Arriviamo!

It’s a long way from Idaho to Italy.

It took us three days, 24+ hours and an assortment of trains, planes and teeny-tiny automobiles. But, at the end of it all, we’re here. I’m writing this from Italy. Right now. Like, I am looking out the window at the terrace and that’s Italy, right there. WOAH.

(I’m pretty jet-lagged; this is about the extent of the deep musing I’ve been able to do so far.)

Getting here

Kids on a moving sidewalk in an airport
The wonders of moving airport sidewalks

We began our journey with a drive to Bremerton (outside Seattle). Plane tickets were cheaper from a major airport, plus it gave us an excuse to visit friends there and relax a bit before jetting away.

Flying was my biggest source of fear leading up to the trip. Danny had never flown before and Henry hadn’t been on a plane since he was a baby, so starting their air travel experience with a transatlantic flight seemed risky.

My fear wasn’t entirely unfounded — though the boys managed to surprise us.

The last few days before we left, Danny started expressing doubt about the trip. While we were waiting to check our bags, he asked me, calmly and solemnly, how likely it was our plane would crash. After a good conversation about risk, perception of risk and media attention (this is an ongoing conversation of ours), he concluded he was willing to get on the plane and was 100% fine from then on. (And he’s the only one of us who managed to get a decent amount of sleep on the 9.5-hour flight to Dublin — being 4 feet tall and able to curl up into a tiny ball has its advantages.)

Child sleeping in an airplane seat
Comfy Danny in his plane-seat nest.

Henry, on the other hand, had been nothing but overjoyed about the trip since Day 1, but about 30 minutes before boarding the long flight, his excitement boiled over into panic and he started hyperventilating. Three bottles of water and a few laps around the airport later and he regained his confidence. Both boys now insist they adore flying and prefer it to all other modes of transportation. (My back disagrees, but gently floating through the air on a fluffy mattress isn’t an option unless you’re crazy-rich.)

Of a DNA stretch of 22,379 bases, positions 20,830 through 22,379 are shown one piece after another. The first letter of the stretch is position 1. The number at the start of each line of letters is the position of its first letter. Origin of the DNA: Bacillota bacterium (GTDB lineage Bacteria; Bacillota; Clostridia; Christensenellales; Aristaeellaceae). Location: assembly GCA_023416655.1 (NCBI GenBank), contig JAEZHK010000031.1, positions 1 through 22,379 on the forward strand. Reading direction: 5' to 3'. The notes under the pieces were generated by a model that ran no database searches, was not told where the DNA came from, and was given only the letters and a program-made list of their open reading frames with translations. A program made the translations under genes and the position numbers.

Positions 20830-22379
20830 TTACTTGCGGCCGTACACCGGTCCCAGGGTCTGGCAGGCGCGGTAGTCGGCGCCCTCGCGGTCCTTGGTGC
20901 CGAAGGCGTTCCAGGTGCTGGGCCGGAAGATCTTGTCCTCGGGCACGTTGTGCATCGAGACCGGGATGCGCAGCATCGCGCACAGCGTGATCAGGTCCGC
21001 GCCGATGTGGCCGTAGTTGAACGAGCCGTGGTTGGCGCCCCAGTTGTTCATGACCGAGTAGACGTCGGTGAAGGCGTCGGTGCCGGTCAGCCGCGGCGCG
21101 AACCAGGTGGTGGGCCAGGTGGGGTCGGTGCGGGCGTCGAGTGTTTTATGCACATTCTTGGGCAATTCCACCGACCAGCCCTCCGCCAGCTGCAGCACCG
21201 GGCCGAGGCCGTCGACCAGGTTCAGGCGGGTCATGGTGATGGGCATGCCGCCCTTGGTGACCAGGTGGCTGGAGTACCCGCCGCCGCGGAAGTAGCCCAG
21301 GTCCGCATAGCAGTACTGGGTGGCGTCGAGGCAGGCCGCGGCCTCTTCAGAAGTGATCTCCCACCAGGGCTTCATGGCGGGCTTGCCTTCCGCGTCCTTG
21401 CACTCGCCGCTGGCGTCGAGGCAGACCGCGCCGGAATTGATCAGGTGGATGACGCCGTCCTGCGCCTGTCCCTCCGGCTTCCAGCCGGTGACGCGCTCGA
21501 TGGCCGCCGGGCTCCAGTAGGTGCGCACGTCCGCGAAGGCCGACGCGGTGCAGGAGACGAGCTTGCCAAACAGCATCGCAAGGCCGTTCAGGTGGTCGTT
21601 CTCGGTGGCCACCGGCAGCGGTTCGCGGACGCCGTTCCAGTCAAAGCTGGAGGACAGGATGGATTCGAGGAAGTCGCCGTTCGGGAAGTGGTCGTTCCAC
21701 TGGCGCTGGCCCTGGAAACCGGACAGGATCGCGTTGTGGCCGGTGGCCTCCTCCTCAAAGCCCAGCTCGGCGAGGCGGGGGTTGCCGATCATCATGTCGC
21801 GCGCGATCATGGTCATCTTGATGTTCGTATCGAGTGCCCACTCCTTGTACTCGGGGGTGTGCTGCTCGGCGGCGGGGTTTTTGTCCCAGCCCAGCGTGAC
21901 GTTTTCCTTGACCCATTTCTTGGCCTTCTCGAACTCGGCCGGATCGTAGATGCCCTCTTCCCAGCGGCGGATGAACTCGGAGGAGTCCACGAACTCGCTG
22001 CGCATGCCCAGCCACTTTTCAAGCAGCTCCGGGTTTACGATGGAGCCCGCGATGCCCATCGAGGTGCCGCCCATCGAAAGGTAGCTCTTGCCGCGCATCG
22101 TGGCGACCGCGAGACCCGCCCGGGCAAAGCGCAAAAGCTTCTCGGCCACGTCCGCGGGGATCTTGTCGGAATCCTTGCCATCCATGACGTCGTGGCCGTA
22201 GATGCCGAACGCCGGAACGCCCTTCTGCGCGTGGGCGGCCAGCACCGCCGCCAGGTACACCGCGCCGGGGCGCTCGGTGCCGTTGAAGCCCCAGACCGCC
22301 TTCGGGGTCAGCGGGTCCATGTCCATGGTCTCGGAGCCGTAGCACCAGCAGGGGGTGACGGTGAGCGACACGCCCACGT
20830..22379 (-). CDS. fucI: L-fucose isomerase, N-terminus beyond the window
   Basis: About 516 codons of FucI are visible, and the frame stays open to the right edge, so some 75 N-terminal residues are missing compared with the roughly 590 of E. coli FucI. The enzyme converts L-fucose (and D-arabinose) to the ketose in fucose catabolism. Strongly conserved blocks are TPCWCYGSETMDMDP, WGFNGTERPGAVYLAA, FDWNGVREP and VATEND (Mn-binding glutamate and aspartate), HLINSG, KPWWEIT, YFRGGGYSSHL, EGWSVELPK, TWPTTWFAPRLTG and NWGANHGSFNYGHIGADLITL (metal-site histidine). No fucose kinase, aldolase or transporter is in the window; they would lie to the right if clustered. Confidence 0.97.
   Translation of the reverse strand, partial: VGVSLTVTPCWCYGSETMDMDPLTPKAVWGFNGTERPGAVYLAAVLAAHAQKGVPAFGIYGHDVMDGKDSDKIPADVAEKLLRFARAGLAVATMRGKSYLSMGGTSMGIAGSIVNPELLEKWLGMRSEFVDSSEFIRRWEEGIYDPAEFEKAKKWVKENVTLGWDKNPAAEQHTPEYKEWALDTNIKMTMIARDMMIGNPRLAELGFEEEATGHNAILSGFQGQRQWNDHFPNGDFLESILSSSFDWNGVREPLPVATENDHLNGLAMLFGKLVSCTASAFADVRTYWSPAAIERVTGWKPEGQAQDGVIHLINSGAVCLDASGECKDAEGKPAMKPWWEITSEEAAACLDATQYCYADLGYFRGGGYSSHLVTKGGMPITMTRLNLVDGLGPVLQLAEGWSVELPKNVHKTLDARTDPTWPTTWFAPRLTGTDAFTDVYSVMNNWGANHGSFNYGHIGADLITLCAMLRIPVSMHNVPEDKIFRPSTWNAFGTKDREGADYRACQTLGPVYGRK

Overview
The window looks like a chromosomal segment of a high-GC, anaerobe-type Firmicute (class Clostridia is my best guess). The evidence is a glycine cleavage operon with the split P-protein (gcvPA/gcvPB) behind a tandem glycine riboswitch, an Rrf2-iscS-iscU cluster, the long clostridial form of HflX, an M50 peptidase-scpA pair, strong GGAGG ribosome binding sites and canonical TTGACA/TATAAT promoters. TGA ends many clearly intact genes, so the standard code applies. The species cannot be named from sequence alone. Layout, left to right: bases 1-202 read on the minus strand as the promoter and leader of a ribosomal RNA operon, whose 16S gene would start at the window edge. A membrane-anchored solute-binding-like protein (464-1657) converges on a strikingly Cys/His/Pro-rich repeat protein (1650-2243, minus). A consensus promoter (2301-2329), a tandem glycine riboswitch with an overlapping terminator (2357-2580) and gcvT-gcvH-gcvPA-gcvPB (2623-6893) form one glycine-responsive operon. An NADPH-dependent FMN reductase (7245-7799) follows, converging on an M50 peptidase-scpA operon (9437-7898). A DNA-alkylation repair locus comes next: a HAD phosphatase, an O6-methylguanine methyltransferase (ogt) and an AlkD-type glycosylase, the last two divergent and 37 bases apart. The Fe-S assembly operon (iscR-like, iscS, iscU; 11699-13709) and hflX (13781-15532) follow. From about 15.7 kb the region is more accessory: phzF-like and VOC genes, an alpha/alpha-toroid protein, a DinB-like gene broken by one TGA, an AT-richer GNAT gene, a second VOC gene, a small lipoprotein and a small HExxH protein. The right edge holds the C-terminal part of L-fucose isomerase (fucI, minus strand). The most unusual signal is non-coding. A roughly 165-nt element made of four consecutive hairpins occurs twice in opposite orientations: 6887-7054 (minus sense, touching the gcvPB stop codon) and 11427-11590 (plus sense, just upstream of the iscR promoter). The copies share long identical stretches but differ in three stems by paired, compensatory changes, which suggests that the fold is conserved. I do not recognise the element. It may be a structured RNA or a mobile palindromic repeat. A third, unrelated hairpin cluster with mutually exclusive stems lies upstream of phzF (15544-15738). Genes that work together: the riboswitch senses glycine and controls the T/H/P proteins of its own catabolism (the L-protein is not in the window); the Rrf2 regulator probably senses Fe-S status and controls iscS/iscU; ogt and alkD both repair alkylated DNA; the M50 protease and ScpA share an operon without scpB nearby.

We arrived at the airport in Rome after about 18 hours of airplane/airport time. One of my intensive pre-planning decisions turned out to be an excellent one: staying at a guest house near the airport rather than navigating trains into the city or all the way to Viterbo. Our room at Villa Erasi was beautiful, comfortable and ready for us all to collapse into bed and start adjusting to the new time zone.

This morning (which is … Wednesday? I think? Tim and the boys did a much better job of sleeping/adjusting than I did) we hopped on a train from the airport to Rome, then Rome to Viterbo, with no problems thanks to a little help from friendly Trenitalia staff members and Google. Our route mostly wound through the countryside, and I loved noting the unfamiliar grass, flower and tree species and admiring the picturesque villages, orchards and farms. (Yes, I am one of those moms who shouts, “Sheep! Look, kids, sheep!” Even though we have plenty of sheep in Idaho.)

Being here (so far)

In Viterbo, we are staying at another lovely guest house until our longer-term rental is ready. The bendy-twisty-speedy taxi ride here introduced us to a city of narrow cobblestone streets that wind through medieval buildings, and to a culture where stop signs are just charming suggestions.

With some guidance from Francesca, the excellent USAC resident director in Viterbo, we enjoyed some of the city’s most-loved pizza-by-the-slice (salsicchia e patatine fritte for me — so delicious) and had our very first gelato in Italy.

Kids eating gelato
Il nostro primo gelato!

I have plenty more I could write about — my sad attempts at speaking Italian, the outstanding patience and generosity of the Italians we’ve met, the utter lack of unsweetened iced tea in this country — but I’ll save them for later. It’s definitely time for bed.

Buonanotte!

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